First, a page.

"This project is really a culmination of what we do, in bringing games forward and addressing lots of them in one project," Brice explains.
"That said, while visually it’s drawing on a lot of games of yesterday, it’s very unique.
"Where other games are inviting you to live out your perfect fantasy in that you can date whoever you want, you can get married to whoever you want and it’s up to you, Spellbound is a little less forgiving.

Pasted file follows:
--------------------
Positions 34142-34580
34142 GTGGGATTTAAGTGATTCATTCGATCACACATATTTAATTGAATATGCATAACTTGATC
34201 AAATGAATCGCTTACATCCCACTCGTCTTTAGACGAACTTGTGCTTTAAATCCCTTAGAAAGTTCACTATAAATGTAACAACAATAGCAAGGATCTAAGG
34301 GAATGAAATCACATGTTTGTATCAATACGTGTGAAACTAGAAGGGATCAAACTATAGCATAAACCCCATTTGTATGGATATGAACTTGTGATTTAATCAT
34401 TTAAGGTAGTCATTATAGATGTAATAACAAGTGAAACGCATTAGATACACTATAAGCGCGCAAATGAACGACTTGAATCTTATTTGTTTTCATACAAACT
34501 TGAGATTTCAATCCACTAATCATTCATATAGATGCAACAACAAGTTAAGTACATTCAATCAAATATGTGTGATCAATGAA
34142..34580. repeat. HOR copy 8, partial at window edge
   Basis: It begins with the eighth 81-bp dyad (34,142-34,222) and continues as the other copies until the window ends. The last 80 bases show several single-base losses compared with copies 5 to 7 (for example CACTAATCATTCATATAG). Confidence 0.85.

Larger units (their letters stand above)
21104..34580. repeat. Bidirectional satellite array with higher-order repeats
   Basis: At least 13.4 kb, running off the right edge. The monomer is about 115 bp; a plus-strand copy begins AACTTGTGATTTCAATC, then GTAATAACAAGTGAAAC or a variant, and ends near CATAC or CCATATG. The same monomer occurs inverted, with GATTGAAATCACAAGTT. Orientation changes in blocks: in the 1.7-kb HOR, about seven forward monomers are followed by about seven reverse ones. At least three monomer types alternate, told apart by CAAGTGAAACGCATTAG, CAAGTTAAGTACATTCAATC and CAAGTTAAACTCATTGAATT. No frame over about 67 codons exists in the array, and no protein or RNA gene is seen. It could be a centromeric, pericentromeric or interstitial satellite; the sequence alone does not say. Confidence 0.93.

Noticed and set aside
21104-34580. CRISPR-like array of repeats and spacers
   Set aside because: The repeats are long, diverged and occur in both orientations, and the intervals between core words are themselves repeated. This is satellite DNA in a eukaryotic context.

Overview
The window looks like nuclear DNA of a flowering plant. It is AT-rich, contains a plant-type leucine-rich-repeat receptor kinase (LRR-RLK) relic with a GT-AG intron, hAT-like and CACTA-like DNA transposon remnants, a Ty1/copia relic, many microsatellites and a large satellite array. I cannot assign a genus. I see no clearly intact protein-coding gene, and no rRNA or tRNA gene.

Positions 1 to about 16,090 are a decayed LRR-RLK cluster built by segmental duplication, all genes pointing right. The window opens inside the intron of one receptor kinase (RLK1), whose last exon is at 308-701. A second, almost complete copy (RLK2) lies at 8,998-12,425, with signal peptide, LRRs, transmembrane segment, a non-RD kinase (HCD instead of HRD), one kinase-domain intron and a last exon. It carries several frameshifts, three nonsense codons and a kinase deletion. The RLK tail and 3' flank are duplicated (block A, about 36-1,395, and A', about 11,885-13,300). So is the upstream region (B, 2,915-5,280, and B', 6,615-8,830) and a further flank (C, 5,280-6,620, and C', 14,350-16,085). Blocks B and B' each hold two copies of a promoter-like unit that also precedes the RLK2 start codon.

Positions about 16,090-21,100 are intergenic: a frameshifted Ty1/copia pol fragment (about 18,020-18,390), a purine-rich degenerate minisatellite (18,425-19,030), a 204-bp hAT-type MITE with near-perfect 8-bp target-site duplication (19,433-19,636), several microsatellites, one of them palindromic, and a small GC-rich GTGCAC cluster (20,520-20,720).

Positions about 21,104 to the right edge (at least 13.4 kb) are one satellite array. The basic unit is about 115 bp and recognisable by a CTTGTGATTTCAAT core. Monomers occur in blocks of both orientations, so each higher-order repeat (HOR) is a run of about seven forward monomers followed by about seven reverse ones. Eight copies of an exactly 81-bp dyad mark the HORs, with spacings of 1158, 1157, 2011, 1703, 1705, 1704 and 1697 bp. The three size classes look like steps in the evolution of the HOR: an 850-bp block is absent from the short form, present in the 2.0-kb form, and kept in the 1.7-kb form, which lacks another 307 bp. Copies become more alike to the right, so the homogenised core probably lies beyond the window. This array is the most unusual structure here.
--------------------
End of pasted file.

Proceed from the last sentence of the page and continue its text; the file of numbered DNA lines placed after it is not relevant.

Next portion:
Spellbound's dating system will be more true-to-life, rather than playing out as an idealised romance, with some of the perils that come with that." says Molly Carroll, community and marketing manager at Chucklefish."We went really deep, it’s quite scary," laughs Brice.Wargroove is referred to as a smaller Chucklefish project, relatively speaking—six or seven people are working on it, with a release date targeted for early next year.Meanwhile, around nine or ten people are already working on Spellbound, and like Wargroove, it's partly inspired by games from old Nintendo consoles."The characters are a bit more independent, you might get dumped if you behave the wrong way." Don't necessarily expect Riverdale with witches and wizards, though."We want to hit close to home, but in a way provokes that intense nostalgia."We know about the larger, overarching world stuff," says Brice. It’s not trying to be high fantasy, it’s not trying to tell a particularly dramatic story.It's in that Harvest Moon/Stardew Valley vein of, here’s a world, enjoy being in it, learn something from it, maybe make it your own a bit.""But inside and on top of that there’s a bunch of different facets of gameplay, and I think all of those are drawn on in individual games as well," Brice continues.As it currently stands, the game's combat will draw from 2D Zelda games.